Actual checking on my guitars is very subtle. I don't recommend doing this at all but if you are set on checking one you might want to really invest some time. Paint 10-20 pieces of ash and/or alder the same way you would a body. Wait 3 to 12 months and start experimenting. Find something that works and let everyone know. I don't expect anyone to do this because the whole purpose of relicing from what I see is to speed up the process of everything. No one can wait anymore. I'm really not that old but I must sound ancient.
My wife told me to get some more bodies and necks and start building more so I may do this at the same time. Maybe guitar mill has some scrap they would let me have for this.
Funny thing, you know, is for the first 20 years or so of playing guitar, everyone warned me that if you have to move a guitar from one spot to another, keep it in the case as long as possible so that it will acclimate to the new environment & temperature slowely, to prevent checking. I listened to this advice so I don't have any guitars with checking.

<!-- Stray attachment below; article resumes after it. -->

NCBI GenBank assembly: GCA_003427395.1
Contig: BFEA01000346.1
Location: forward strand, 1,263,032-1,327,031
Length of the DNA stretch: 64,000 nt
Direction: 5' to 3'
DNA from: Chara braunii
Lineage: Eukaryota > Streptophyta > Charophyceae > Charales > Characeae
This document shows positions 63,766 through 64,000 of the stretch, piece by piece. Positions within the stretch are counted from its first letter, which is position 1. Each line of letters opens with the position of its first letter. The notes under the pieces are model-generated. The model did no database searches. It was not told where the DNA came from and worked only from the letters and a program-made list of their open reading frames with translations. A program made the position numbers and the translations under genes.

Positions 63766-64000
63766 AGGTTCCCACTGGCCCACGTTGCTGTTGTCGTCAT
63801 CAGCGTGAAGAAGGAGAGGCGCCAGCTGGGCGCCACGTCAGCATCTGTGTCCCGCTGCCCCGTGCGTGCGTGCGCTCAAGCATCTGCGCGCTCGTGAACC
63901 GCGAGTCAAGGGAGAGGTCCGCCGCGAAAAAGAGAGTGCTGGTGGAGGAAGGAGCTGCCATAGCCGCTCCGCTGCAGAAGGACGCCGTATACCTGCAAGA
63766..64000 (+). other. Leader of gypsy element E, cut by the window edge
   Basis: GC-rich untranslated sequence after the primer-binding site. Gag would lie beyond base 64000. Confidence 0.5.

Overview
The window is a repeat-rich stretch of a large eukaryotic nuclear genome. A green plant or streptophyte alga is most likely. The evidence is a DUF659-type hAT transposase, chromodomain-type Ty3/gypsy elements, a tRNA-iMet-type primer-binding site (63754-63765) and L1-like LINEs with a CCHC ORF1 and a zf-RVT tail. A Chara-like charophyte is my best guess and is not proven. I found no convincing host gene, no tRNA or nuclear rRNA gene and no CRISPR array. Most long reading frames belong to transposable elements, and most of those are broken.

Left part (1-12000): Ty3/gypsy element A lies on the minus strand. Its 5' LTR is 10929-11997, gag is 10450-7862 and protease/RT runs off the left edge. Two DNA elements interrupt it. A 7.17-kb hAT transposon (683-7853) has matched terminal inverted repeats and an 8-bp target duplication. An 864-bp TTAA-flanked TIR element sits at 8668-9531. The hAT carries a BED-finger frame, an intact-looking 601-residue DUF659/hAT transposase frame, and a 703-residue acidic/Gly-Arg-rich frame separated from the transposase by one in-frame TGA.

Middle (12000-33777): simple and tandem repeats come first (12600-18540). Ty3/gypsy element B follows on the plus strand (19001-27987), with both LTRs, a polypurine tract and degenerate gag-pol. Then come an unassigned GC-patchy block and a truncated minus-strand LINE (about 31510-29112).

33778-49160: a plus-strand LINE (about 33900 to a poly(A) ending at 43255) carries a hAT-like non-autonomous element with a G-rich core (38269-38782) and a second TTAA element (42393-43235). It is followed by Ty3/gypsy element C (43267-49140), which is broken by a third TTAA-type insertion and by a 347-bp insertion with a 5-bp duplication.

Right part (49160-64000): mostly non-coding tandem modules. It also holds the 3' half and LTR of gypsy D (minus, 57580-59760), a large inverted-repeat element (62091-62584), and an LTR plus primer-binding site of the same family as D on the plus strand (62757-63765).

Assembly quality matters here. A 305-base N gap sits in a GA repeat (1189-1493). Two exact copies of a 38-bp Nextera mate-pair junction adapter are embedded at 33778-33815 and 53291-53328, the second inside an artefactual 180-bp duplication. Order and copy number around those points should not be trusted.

I guess the goal is to replicate the instrument of someone who ignored that advice?
Not that I mind at all, I think it looks neat with checking ... I just know I've been avoiding it on my guitars for so long that it's funny to hear instructions for creating the opposite effect.
yeah but a lot of times on the road you don't have a lot of control over where your instruments travel. sometimes it's either move the guitars or leave the drummer behind. I have flipped coins over that a few times.
I did this as well with my Gibson Hollowbody, but eventually it checked anyway. I was careful about pulling it out of the case before it warmed up and stuff, but I left it on a stand for a while in the living room... I think the afternoon sun heated up the wood too much. But ti took a loooong time to do it. That guitar is 41 years old now. It just really started some superfine hairline cracks in the finish about two years ago.
ROFL Old Cane, I almost lost a slice of pizza out my nose